“The tail steers a dog”, or Three stories of real business
Svetlana Emelyanova, managing partner of STEP Consulting, shares three stories from business practice that describe the resistance of the company’s employees to useful changes and innovations, and explains how to resist this to the business owner
The owner of the manufacturing company conceived organizational changes. They were needed in order to prepare the company to capture a significant market share. He found consultants, met with them and was ready to start work. But then the chief accountant intervened. He either demanded to justify the cost of consulting services, then spoke about the need to reduce the budget, and in the end he went so far as to say directly to the owner of the business: “For the money I will advise you myself.”
During the transition of the retailer from an entrepreneurial type of management to a corporate one, new top managers came to it who, to put it mildly, were not very well received by long-time employees. However, the appearance of the marketing director caused particular resistance from the old guard. The entire department reared up, feeling that the new “broom” would be revenge in its own way. People began to run to the management and business owners, proving that the top came was incompetent, did not know the specifics of their business, mismanaged and not at all loyal to the company.
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For several years, the owner of a distribution company cannot force his employees to look for new customers to sell goods under their own brand. The entire sales department sits remarkably, engaged in servicing regular customers and quite easily getting the usual guaranteed level of income. The business has risen, but sales managers’ incomes are growing.
We brought these three cases because we encounter similar cases in eight out of ten cases. This is how in practice what is shown in books on management and management is called “resistance to change.” Resistance may look different, but it is based on the same phenomenon: the unwillingness of some people or groups of people in the organization to allow something new.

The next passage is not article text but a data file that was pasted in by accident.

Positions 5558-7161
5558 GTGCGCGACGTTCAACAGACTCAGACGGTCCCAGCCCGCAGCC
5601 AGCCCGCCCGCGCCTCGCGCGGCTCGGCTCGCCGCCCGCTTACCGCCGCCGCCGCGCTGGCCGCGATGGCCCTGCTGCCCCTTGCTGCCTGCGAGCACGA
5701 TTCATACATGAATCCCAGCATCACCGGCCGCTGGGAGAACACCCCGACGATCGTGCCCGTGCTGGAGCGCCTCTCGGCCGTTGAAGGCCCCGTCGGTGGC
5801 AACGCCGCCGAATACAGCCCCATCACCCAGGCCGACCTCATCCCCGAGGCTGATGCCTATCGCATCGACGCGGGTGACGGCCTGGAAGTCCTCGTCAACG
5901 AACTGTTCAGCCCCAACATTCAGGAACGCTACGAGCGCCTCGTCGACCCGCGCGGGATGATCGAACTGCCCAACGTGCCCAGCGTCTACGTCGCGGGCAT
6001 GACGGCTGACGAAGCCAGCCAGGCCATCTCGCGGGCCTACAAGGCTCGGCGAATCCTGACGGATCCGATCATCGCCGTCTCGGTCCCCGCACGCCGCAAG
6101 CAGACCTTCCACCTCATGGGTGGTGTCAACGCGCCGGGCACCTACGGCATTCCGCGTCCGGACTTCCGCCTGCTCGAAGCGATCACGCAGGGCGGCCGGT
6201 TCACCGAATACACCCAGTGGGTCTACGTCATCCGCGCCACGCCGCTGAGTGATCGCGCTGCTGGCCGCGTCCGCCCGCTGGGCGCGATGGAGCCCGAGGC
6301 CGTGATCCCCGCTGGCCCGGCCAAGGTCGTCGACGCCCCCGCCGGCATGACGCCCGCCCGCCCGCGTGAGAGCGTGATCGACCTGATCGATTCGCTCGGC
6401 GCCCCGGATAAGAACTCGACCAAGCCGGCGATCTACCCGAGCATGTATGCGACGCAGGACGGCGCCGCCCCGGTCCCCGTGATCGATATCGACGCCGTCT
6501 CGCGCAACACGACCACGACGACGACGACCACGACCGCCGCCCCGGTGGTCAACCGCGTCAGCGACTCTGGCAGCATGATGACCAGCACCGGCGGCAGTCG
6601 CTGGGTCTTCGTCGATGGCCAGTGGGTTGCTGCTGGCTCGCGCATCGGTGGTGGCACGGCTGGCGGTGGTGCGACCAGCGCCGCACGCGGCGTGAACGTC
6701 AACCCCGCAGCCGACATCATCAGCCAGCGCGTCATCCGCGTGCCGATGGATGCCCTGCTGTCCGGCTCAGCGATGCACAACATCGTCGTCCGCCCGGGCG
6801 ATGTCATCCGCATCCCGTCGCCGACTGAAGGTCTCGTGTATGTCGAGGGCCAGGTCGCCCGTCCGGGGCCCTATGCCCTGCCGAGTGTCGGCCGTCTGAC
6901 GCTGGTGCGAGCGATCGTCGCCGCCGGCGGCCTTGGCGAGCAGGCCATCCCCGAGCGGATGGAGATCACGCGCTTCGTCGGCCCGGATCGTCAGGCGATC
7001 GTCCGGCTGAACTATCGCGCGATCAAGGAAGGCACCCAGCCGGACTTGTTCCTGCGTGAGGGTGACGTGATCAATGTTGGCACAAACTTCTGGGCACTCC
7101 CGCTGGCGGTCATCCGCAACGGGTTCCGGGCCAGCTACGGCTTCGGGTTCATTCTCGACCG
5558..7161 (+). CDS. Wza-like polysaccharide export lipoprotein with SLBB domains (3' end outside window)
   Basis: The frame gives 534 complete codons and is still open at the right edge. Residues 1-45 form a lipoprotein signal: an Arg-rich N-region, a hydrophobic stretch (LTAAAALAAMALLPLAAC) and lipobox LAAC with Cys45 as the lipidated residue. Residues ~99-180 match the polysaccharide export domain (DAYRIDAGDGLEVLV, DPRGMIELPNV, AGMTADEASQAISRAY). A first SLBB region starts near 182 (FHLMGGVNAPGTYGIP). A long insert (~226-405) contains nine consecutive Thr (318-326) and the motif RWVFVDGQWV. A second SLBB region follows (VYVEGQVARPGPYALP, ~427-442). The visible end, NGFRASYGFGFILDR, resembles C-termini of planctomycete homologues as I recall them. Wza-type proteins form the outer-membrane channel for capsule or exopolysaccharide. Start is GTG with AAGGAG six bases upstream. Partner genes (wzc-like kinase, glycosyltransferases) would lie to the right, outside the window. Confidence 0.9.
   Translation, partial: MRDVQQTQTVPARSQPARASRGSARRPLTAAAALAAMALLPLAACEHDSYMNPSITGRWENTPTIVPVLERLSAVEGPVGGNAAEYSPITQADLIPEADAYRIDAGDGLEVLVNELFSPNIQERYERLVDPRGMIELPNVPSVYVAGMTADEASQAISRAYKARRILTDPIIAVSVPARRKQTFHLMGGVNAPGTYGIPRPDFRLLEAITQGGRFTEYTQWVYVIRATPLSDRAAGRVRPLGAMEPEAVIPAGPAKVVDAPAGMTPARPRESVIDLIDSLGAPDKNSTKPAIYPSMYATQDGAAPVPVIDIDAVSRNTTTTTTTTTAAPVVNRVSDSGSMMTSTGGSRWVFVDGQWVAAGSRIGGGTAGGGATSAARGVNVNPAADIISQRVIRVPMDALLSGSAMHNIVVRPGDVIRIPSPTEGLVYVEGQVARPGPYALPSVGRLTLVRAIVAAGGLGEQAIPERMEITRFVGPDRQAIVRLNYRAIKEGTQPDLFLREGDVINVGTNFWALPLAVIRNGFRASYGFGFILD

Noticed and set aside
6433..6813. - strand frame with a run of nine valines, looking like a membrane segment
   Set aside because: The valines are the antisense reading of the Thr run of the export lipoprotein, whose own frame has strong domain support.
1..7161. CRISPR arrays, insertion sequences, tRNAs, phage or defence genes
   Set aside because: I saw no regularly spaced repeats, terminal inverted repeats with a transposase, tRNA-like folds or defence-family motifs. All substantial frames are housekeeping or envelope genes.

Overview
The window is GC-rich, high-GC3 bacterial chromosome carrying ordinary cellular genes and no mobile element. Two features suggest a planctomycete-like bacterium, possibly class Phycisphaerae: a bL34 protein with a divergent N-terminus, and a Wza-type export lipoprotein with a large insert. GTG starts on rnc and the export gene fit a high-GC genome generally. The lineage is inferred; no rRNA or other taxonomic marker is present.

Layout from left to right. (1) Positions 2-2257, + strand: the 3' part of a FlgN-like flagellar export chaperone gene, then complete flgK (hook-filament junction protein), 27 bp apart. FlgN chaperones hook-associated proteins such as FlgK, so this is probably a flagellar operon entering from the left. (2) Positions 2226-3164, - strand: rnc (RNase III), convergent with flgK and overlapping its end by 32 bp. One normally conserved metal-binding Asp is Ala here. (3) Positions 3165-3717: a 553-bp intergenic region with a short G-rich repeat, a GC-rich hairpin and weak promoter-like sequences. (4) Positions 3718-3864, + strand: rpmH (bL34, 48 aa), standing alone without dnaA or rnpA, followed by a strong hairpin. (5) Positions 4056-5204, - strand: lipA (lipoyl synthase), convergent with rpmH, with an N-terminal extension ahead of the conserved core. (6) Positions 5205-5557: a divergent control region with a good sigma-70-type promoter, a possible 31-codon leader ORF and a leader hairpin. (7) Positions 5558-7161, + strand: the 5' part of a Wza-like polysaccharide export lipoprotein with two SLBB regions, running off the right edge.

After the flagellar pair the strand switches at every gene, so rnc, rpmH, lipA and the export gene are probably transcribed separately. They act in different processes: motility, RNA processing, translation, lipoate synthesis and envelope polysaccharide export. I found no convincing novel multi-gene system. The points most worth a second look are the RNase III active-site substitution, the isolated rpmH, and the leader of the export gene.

The question is: what caused such unwillingness? The answer is simple: everywhere and everywhere behind the resistance are the fears and concerns of the “old-timers” who are afraid for their place or their position in the company. By the word “place” in this article we mean the position, and by the word “position” – the role and status of a person in the organization (for example, the trustee of the owner).
Fear of losing a place is most often found among employees who feel incompetent or those who are not sure of the level of their professionalism. But instead of going to study or using the arrival of a competent specialist in the company to improve our own level, we often observe all kinds of discrediting newcomers, going “over the head” to the authorities with complaints and spreading rumors of “doing nothing” and the beginner’s mistakes.
However, the fear of losing a job is still not as strong as the fear of losing one’s unique position in the company: relations with the owners, special status of a management adviser or an informal leader of the labor collective. The status is threatened by all those who can get closer to the “body”: managers with experience in different business sectors, specialists who have worked in different companies of the same market and, of course, consultants. Therefore, if on the way to our arrival in the company there are rows of indignant employees proving to the owner that his decision to invite external consultants is wrong for one reason or another, you can no longer diagnose the control system: the phenomenon of “tail steering the dog” is obvious!